Medical news as commercial hook.
I’m of the age and gender in which the word "prostate" on a morning show grabs my attention.
Last week it was grabbed. The story wasn’t much, though – the announcement that the PSA (Prostate Specific Antigen) blood test for cancer does not catch all cases of the illness. Why this bit of common sense counted as news is beyond me; it never occurred to me that this test, or any, is 100% effective. My physician performs the standard tests with diligence and then reports it is "unlikely" that I have prostate cancer. If it were likely, he would do more at this time; since it is unlikely, he will keep the testing on a routine schedule. I know enough to be encouraged , which is all I can reasonably expect. No method is foolproof, just as no mechanism is unbreakable.
I’m not going to get into the merits of the announcement Maybe a major challenge to the effectiveness of PSA testing is in the offing, and will be news later.. But it wasn’t last week. So I will continue to take the test as long as my doctor orders it. As a patient, I don’t want the test dropped unless it is going to be replaced with an even more useful screen for cancer.
The episode caused me to think about medical television as I experience it. My personal impression is that medical news serves as a bridge to the next commercial. We all have bodies, and most of us worry about them at least enough to keep watching through the next commercial. I was hooked by the word prostate. Others are hooked by words like "diet," "heart disease," "breast cancer," and "cosmetic surgery," all favorite topics for medical tv. Usually we are told nothing new about them, but we keep watching anyway, hoping to learn something after the next commercial. Or the one after that. My concern for my prostate will give me opportunity to buy some antacid.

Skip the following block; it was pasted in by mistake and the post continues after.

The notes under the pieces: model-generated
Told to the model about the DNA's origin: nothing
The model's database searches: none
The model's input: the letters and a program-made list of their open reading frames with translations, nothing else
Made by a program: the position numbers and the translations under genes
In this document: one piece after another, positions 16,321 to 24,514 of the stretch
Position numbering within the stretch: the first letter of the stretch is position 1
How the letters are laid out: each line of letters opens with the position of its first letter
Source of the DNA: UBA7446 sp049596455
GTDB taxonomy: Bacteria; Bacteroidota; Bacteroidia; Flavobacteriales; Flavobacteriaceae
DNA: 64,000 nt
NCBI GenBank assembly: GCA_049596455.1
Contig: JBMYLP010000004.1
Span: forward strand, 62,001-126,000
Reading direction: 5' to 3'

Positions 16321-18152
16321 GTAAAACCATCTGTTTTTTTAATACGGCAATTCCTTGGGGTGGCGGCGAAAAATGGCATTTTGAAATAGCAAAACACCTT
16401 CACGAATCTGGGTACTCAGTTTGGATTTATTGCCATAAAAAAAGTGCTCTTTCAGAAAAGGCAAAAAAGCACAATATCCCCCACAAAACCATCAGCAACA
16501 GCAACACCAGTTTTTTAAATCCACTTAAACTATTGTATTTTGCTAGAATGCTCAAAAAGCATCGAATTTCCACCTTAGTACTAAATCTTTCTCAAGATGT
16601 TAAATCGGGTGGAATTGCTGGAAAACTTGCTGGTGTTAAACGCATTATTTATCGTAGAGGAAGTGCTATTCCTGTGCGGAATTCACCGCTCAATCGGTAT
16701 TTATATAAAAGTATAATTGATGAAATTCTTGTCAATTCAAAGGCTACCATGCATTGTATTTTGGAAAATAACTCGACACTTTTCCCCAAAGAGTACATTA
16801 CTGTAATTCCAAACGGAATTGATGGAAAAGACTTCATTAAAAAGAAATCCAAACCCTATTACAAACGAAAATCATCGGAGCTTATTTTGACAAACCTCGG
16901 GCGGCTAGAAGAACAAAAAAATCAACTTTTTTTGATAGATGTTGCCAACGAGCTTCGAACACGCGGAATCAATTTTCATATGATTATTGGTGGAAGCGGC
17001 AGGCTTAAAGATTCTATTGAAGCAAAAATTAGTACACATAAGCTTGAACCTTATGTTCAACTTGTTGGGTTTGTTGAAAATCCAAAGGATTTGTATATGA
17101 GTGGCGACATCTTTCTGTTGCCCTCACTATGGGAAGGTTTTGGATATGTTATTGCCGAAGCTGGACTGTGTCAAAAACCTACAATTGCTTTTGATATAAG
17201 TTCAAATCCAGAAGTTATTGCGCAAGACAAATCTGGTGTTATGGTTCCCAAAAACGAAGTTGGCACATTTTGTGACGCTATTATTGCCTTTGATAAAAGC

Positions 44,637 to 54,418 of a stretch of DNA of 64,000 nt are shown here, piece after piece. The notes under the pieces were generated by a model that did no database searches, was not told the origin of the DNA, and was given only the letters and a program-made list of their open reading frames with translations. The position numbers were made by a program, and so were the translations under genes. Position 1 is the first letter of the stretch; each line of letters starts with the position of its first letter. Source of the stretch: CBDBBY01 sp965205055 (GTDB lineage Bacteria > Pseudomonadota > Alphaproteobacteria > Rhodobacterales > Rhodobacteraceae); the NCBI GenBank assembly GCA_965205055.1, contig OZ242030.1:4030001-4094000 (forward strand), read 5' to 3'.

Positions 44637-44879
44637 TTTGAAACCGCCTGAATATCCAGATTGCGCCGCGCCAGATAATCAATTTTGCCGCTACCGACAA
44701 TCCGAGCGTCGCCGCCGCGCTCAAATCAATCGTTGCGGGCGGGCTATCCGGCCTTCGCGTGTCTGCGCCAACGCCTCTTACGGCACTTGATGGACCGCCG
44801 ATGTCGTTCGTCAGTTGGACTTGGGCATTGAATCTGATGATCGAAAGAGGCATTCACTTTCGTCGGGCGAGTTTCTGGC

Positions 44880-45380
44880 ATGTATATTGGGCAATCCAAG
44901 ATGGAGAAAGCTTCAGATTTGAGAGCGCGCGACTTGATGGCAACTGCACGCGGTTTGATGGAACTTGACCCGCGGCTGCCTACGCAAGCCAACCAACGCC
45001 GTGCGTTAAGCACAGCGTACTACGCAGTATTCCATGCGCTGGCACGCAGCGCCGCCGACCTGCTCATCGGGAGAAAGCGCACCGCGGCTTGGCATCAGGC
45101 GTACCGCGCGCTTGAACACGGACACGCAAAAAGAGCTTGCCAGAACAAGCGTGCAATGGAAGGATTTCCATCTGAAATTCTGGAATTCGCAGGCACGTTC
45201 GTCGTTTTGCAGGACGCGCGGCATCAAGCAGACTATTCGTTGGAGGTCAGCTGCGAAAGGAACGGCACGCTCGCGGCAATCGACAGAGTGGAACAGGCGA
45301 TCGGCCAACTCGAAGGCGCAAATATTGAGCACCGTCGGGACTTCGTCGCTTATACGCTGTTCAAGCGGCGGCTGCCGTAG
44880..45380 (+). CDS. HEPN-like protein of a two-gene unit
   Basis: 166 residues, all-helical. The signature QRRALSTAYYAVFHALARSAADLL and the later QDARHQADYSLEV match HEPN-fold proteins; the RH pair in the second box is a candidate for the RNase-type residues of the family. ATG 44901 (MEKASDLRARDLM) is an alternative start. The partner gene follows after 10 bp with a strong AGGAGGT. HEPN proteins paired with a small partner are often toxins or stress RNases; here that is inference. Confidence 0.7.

In my experience, medical stories regularly fall into two categories:
1) Stories that raise hopes by promising a miracle cure (maybe in the next decade; the news today is likely about a laboratory mouse that they think shows improvement).
2) Stories that dash hopes by telling us that something doesn’t work as well as we had hoped - such as the PSA test.
If there is real news in the world of medicine, it will come at the top of the hour and tell us what happened. It will give us facts, not hopes. An example of real medical news: an inexpensive cancer cure has received FDA approval and will be in the corner drug store next Thursday, in time to save Grandma.